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Baugh, James C.
Cornus alternifolia L. f.
Alternateleaf dogwood, Alternate-leaf dogwood, Pagoda dogwood
Synonym(s): Swida alternifolia
USDA Symbol: COAL2
Shrub or small tree with short trunk and flat-topped, spreading crown of long, horizontal branches. Alternate-leaf dogwood or pogoda dogwood is a deciduous shrub or small tree, 20-35 ft. tall, with decidedly horizontal branching. Branch ends are upturned. Bark and twigs are green to reddish-purple. Wide, flat-topped clusters of fragrant, white-cream flowers become clusters of reddish-purple berries. Fall foliage is a dull maroon.
Unlike all other native dogwoods, this species has alternate rather than opposite leaves. The name Pagoda Dogwood alludes to the flat-topped crown, with horizontal layers of branches. The bitter berrylike fruits of this and other dogwoods are consumed in quantities in fall and winter by wildlife.
The genus Cornus is Latin for a horn.
Plant CharacteristicsDuration: Perennial Habit: Shrub Leaf:
Dark Green Autumn Foliage:
Black, Blue Size Class:
Bloom InformationBloom Color: White
Bloom Time: May , Jun
, WV Canada: MB
, QC Native Distribution:
Nf. to MN
& s. Man., s. to n. FL, AL
& AR Native Habitat:
& mixed woods; rocky slopes; coastal plains; shrub
Growing ConditionsWater Use:
Medium Light Requirement:
Part Shade , Shade Soil Moisture:
Moist CaCO3 Tolerance:
Low Soil Description:
Cool, moist, acid, well-drained soils. Conditions Comments:
has infrequent disease and insect problems, however wind and ice damage are common. It is tolerant of poor soils and clay.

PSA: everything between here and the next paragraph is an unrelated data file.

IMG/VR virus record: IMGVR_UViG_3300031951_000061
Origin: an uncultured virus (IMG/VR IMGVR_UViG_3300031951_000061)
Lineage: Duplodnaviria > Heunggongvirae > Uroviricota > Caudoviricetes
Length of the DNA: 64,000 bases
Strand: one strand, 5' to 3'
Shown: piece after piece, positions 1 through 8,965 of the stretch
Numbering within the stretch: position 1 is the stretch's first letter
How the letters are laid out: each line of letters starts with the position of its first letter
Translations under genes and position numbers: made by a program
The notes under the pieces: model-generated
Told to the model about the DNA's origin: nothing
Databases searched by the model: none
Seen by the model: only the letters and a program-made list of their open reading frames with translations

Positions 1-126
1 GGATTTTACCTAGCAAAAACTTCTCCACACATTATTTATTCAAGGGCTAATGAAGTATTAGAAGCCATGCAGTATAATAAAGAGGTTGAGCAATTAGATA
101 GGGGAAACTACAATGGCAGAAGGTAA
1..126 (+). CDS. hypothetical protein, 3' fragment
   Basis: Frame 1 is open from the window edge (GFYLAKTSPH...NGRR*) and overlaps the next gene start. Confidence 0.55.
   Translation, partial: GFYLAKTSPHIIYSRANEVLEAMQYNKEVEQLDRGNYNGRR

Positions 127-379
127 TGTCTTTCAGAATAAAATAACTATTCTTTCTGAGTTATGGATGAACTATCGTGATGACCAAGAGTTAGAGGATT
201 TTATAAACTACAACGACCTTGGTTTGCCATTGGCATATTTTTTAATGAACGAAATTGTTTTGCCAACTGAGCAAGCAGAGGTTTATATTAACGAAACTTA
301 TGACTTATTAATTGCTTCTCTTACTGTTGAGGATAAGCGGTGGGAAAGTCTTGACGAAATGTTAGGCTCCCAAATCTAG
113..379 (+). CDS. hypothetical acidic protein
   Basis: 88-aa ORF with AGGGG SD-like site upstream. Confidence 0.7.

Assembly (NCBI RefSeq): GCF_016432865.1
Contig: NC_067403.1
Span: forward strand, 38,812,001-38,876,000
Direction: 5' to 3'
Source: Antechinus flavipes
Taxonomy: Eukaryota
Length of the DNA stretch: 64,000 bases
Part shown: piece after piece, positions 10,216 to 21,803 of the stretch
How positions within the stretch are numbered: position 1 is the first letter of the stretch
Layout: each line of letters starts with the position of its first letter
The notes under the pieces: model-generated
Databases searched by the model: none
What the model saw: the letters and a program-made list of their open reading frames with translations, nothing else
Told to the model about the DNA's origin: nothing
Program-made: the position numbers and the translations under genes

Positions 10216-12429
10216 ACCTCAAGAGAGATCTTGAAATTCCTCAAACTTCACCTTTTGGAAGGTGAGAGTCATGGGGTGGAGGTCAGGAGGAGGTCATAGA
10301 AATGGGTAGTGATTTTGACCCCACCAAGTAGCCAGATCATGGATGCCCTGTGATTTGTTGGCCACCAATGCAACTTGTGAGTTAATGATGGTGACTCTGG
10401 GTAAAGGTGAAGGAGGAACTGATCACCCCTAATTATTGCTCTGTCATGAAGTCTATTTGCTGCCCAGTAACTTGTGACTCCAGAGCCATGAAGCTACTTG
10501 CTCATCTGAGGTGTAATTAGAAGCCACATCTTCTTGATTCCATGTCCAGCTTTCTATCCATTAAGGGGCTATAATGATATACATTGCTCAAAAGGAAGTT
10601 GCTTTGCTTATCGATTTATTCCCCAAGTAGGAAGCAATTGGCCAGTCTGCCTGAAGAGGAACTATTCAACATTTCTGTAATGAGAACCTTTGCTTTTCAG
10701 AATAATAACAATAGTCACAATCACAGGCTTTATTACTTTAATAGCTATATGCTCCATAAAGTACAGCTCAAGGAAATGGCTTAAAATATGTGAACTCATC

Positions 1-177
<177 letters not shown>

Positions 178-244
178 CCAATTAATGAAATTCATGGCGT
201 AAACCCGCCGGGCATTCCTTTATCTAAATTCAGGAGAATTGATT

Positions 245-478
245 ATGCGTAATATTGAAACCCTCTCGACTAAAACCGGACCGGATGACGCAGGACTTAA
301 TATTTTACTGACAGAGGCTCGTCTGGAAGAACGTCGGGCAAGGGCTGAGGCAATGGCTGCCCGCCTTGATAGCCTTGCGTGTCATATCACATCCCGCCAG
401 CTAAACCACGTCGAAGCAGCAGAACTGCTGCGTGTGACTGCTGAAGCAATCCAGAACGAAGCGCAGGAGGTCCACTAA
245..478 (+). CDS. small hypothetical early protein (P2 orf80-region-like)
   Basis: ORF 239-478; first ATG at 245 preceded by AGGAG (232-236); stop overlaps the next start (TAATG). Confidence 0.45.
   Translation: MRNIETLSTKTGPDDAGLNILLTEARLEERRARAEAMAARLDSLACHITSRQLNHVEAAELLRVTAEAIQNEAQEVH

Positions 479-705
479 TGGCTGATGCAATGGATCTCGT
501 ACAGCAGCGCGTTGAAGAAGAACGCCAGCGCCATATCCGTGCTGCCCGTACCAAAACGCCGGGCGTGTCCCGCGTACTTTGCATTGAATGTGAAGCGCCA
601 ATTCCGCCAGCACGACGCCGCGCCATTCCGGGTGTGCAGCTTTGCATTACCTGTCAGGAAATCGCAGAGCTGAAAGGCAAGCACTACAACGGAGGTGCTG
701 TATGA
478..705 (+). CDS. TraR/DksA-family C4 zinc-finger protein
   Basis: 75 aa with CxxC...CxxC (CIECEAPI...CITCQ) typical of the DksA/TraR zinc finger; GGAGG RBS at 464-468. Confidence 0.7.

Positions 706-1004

BenefitUse Wildlife: Attracts ground, water and songbirds and many mammals. The dry, bitter fruits are not edible by human standards, but they provide food for grouse, pheasants, wild turkeys and squirrels. (Kershaw)
Use Other: The roots, mixed with vinegar, yield a light to dark brown dye. (Kershaw)
Conspicuous Flowers: yes
Attracts: Birds , Butterflies
Larval Host: Spring Azure
Propagate by seed or softwood cuttings. The cuttings must not be disturbed until they have been allowed to go through a winter dormancy and have begun spring growth. Seed Collection:
Seeds mature inside blue-black fruit
in mid-summer. Seeds can be stored or sown without extracting them from the fruit. Commercially Avail:
Butterflies and Moths of North America (BAMONA)
is a larval host and/or nectar source for:
Mr. Smarty Plants says
Flowering and evergreen shrubs for landscape in Indiana
May 29, 2010
I live in Southern Indiana and we are getting ready to redesign our front landscape. Currently, we have some yews and other shrubs that are unruly and require a lot of pruning and care. My husband hat...
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National Wetland Indicator Status
This information is derived from the U.S. Army Corps of Engineers National Wetland Plant List, Version 3.1
(Lichvar, R.W. 2013. The National Wetland Plant List: 2013 wetland ratings. Phytoneuron 2013-49: 1-241). Click here
for map of regions.
From the National Organizations Directory
According to the species list provided by Affiliate Organizations, this plant is either on display or available from the following:
Delaware Nature Society
- Hockessin, DEMt. Cuba Center
- Hockessin, DE
Record Last Modified: 2012-10-05
Research By: TWC Staff